- FirstEnergy Solutions plans to deactivate the coal-fired Bruce Mansfield Unit 3 in Pennsylvania on Nov. 7, about a year and a half ahead of the previously-announced schedule.
- FES, a subsidiary of FirstEnergy Corp., made the announcement Friday; the company says the early closure is "due to a lack of economic viability in current market conditions."
- The 2.7 GW Bruce Mansfield facility was the state's largest coal-fired plant, but after four decades of operation it struggled to compete with cheaper gas-fired power. Plant stakeholders had pressed President Trump to help keep it online, but a plan hatched in 2017 to subsidize struggling fossil-fuel generators was ultimately rejected by federal regulators.
The Mansfield plant was a potential beneficiary of Trump's plan to prop up struggling coal plants, but when the Federal Energy Regulatory Commission rejected the idea, it may have been the final nail for the Beaver County facility.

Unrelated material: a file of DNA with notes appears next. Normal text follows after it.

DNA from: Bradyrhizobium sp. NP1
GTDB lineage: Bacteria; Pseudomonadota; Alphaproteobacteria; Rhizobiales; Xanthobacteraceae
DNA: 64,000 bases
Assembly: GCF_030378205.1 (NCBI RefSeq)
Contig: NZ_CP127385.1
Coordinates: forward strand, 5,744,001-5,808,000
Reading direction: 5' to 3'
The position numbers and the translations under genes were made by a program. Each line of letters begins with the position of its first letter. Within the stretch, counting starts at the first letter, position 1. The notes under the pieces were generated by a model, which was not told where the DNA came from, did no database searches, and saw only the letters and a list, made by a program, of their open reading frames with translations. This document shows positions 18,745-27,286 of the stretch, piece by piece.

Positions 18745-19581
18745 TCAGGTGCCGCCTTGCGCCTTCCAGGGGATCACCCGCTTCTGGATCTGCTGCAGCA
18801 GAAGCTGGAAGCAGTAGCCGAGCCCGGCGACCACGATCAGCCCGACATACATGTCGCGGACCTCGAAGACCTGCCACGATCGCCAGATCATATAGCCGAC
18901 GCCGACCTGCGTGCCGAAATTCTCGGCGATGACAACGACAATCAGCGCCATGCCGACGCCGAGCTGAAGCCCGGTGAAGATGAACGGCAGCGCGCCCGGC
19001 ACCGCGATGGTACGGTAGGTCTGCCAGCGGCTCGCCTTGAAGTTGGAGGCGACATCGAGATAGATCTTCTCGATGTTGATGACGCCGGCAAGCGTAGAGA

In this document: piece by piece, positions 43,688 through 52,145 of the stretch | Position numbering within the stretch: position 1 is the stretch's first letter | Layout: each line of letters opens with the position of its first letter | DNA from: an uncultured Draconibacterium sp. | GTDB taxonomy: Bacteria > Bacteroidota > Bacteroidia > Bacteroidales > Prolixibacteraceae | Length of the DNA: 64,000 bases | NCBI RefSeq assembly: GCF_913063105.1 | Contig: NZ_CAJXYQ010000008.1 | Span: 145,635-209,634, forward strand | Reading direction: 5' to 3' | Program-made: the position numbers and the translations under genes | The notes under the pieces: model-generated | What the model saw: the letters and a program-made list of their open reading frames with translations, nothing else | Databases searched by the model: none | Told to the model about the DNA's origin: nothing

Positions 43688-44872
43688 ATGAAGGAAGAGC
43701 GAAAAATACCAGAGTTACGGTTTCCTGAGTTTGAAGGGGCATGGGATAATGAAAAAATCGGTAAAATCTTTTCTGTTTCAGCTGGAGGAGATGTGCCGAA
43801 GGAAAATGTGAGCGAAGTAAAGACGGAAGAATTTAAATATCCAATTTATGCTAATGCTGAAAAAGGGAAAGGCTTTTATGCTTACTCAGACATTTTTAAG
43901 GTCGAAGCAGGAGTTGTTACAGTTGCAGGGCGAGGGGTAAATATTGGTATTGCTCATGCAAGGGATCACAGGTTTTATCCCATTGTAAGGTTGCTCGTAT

"The deactivation will be safely and responsibly conducted in accordance with relevant regulations and guidelines," FES said in a statement to Utility Dive. "By November, the workforce will be reduced to a level required to complete deactivation activities."
The company said deactivation of the plant is projected to be complete by May 2020.
FES said it notified PJM Interconnection that Unit 3 will be deactivated in the first week of November; previously, FES said the deactivation date was June 1, 2021. Units 1 and 2 at Bruce Mansfield were deactivated in February of this year.
FES and its subsidiaries filed for bankruptcy in March 2018. That case is proceeding in the U.S. Bankruptcy Court for the Northern District of Ohio.
Earlier this year a federal bankruptcy judge rejected a FirstEnergy reorganization plan that would have allowed FES to abandon coal and nuclear plants in Ohio and Pennsylvania. And this month, The U.S. Department of Justice objected to another reorganization plan that would have protected FirstEnergy from FES debts.